# Comment response video for Understanding Quantum Mechanics

This video answers the homework questions I set in my previous video called understanding
quantum mechanics. If you’re new to my channel, you probably think it’s extremely naive
of me to set homework questions nobody is obliged to do, on youtube videos that noboby
is obliged to watch. And it probably is naive, but I just don’t believe learning is a passive
process. Even if you never do answer the homework questions, I hope that me asking them prompts
you to think, and I hope this video will be useful to you because it’ll cover the common
misconceptions from the original video and I’ll also answer the most frequently asked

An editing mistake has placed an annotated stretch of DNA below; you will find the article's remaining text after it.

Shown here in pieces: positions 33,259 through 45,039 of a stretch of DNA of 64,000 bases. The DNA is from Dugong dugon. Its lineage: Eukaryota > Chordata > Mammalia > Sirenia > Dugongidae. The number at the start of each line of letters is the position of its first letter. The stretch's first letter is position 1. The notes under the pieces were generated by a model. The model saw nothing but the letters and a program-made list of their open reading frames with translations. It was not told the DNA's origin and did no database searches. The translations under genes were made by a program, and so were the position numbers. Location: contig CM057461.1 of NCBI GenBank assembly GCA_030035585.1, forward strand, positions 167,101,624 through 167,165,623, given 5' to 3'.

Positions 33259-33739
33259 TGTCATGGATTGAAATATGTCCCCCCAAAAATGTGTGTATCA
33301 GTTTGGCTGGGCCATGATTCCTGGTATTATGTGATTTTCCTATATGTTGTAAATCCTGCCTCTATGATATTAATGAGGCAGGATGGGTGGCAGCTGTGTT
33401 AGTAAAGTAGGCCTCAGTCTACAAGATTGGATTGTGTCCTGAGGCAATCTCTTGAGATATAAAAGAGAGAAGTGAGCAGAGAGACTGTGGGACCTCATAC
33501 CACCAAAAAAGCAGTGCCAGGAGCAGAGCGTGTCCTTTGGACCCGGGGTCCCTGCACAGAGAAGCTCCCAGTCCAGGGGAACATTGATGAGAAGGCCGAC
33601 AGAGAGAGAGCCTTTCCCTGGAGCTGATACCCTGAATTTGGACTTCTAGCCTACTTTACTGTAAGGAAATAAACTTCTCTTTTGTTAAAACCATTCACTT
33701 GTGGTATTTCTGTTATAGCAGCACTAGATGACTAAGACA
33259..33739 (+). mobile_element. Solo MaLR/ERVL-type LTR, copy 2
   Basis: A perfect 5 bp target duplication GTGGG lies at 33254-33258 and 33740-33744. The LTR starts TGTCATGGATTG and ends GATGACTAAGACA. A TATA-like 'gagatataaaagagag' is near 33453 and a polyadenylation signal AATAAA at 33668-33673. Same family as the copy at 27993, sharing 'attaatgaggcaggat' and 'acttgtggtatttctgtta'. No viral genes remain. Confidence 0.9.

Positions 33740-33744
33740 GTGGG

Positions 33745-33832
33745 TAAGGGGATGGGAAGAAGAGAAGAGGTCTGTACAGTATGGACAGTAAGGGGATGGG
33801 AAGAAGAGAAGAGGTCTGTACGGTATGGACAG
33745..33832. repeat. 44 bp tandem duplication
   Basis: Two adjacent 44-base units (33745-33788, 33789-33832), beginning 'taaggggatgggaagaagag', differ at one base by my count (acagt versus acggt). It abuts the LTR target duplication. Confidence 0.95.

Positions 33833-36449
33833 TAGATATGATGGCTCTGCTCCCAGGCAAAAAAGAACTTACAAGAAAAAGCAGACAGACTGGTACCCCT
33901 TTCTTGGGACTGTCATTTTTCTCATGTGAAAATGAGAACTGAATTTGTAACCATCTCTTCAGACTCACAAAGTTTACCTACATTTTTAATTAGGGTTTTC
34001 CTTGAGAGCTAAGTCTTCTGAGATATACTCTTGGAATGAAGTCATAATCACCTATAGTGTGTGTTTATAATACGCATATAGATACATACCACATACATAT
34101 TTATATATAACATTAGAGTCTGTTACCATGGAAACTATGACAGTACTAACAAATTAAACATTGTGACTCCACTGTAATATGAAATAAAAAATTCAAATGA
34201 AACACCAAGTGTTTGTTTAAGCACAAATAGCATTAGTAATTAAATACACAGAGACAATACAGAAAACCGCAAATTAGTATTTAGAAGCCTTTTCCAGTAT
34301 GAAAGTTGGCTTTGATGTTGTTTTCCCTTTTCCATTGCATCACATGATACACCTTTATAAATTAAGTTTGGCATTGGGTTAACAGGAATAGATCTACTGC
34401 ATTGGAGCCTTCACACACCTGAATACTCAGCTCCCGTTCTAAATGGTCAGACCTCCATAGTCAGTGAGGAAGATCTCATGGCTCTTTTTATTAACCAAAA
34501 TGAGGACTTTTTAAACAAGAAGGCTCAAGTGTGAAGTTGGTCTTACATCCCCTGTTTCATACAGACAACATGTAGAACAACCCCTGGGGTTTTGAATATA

questions.
Ok, so the first homework question was:
Can you do the double slit experiment with large objects and still get an interference
pattern?
Remember that in the video I said, that objects only act strangely when they’re not being
measured, but this doesn’t happen for a big object because it’s constantly being
measured. So the straight forward answer to this question is to just stop things from
measuring it. But is that possible? People pointed out that if an object is made up of
lots of particles wouldn’t the different particles interact with each other? And what
about gravity? Every object is interacting with other objects via gravity, so doesn’t
that mean that nothing can escape being measured?
There were lots of great questions along these lines, and somehow they all boil down to this
bigger question: what is a measurement? This is easily the million dollar question of quantum
mechanics and it’s still unsolved, so we’re going to go talk about it in lots of detail